What is Bipolar Disorder?
Bipolar disorder, sometimes called manic-depressive disorder, is a disorder that results in major mood changes. These are not simple ordinary fluctuations in mood. These repeating mood changes often range from the lows of depression (excessive sadness) to the highs of mania (feeling elated, excessive energy, impulsive behaviors) and hypomania (excessive energy). Because of these dramatic shifts in mood, bipolar disorder can result in relationship problems, school or work problems, and people may feel stuck due to falling into a repeating cycle. Untreated bipolar disorder often leads to being hospitalized, experiencing increasingly irrational thinking that results in dangerous behavior, and a risk of suicide. It can also result in engaging in “pie in the sky” business ventures, spending sprees, gambling sprees, or sexual indiscretions. Cyclothymia is a lower-level (without the extremes) form of bipolar disorder. Bipolar disorder can disrupt all aspects of a person’s life. However, with proper treatment people can learn to manage their moods and live successful and fulfilling lives.
How Prevalent is Bipolar Disorder?
According to the National Institute of Mental Health, 5.7 million American adults have bipolar disorder. The majority of people first notice symptoms between ages 15 to 30 years. It is uncommon, but not unheard of to develop the first symptoms of bipolar as a child. Bipolar disorder is about as equally common in men and women.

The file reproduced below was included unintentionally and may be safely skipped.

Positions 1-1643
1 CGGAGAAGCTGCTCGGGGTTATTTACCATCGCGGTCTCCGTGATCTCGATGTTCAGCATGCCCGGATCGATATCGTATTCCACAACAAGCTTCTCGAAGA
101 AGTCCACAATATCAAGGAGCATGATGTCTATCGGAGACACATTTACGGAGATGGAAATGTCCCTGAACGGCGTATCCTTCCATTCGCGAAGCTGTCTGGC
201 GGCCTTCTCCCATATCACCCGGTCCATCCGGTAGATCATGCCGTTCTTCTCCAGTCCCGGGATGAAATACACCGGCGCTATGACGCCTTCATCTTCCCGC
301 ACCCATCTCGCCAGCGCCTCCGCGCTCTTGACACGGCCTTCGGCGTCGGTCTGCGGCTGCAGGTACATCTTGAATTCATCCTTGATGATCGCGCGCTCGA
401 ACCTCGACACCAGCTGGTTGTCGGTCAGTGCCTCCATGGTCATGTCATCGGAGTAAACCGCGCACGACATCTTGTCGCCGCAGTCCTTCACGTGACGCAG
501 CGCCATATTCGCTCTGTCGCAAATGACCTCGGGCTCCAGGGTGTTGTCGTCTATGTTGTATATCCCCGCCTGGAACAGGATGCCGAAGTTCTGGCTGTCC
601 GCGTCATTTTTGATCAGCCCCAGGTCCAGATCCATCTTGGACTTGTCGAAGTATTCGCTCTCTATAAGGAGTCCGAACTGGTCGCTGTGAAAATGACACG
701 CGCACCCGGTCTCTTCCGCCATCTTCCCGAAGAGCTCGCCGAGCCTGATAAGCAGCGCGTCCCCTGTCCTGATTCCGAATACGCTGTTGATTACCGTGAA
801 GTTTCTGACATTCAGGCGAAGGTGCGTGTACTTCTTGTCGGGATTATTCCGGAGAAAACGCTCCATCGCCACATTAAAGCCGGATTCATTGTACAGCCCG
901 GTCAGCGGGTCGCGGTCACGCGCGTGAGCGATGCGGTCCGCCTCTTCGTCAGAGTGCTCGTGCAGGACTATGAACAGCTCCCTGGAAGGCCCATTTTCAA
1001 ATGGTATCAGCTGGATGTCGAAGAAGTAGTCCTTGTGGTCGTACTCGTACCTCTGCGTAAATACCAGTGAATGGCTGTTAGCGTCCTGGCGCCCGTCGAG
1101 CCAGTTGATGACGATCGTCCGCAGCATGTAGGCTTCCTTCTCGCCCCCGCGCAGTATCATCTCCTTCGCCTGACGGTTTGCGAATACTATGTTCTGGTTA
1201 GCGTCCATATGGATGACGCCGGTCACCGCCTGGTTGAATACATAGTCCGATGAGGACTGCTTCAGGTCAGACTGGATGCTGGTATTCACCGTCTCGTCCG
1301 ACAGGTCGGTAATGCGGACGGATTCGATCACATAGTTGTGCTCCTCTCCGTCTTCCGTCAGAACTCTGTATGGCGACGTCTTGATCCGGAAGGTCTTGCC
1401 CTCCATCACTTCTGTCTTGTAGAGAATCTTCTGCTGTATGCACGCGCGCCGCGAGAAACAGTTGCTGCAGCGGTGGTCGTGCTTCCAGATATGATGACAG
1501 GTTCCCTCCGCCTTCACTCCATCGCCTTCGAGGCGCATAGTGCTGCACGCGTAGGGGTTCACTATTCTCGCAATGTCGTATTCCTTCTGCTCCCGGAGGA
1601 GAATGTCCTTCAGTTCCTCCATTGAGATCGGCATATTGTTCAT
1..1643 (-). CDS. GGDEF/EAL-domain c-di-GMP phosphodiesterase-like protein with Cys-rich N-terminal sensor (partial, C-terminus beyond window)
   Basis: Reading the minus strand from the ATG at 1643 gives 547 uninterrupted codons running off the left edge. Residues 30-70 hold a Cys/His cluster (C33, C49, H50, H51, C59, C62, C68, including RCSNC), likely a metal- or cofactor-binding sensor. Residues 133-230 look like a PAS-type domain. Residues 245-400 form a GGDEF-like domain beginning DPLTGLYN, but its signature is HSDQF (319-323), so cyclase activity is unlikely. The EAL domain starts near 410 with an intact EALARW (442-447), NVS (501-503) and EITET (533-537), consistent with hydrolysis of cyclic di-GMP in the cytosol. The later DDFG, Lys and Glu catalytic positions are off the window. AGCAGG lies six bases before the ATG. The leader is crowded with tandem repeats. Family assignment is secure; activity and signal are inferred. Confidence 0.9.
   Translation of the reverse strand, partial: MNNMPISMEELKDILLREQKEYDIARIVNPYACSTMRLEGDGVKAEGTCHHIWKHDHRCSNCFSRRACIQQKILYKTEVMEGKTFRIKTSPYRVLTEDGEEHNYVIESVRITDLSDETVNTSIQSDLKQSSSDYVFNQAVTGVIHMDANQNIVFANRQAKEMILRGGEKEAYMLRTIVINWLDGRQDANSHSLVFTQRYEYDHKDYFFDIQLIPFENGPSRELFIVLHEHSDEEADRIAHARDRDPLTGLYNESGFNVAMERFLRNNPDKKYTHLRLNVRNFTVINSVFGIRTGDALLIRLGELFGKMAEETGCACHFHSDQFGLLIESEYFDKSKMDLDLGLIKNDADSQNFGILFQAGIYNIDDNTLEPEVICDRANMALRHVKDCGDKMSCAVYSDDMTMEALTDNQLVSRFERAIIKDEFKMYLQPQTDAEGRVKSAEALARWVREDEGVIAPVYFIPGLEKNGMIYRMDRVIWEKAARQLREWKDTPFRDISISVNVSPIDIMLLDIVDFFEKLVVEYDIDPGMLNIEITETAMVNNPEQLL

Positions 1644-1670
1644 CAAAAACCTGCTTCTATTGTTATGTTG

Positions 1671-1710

What Causes Bipolar Disorder?
The specific cause of bipolar disorder is not clear. The problem is believed to be related to a chemical imbalance in the brain. Research suggests that specific bipolar episodes can be triggered by stressful events.
How Do I Know if I Need Help?
Despite the mood extremes, people with bipolar disorder often don’t recognize how much their emotional instability or their irrational or risky behavior disrupts their lives and the lives of those around them. Often times, people with bipolar disorder enjoy the feelings of the highs of mania and the feeling of seeming less endless energy. One big problem is that these “highs” can result in bad decisions and are always followed by an “emotional crash” that can leave the person depressed and in despair. If you are experiencing repeated or severe mood swings, you need to seek help because bipolar disorder does not improve without proper treatment.
What Are Some of the Signs and Symptoms of Bipolar Disorder?
The primary symptoms of bipolar disorder are dramatic and unpredictable mood swings that can cause problems in many areas of your life. When you become depressed, you may feel sad or hopeless and lose interest or pleasure in most activities. When your mood shifts in the other direction, you may feel great and full of energy, but act impulsively or make dangerous decisions without considering the consequences. Mood shifts may occur only a few times a year, or as often as several times a day.
Getting the Help You Need
Treatments typically include medication and counseling to regain control in their lives by learning better ways to manage mood swings. Psychotherapy can help people with bipolar disorder learn to change their harmful thought and behavior patterns, identify mood swing triggers, improve communication, and manage their daily routines to protect against future mood swings. With proper help, people can regain control and move forward in their lives.
Our wounds are often the openings into the best and most beautiful part of us.
― David Richo
Every form of addiction is bad, no matter whether the narcotic be alcohol, morphine or idealism.”
― C.G. Jung
Do not brood over your past mistakes and failures as this will only fill your mind with grief, regret and depression. Do not repeat them in the future.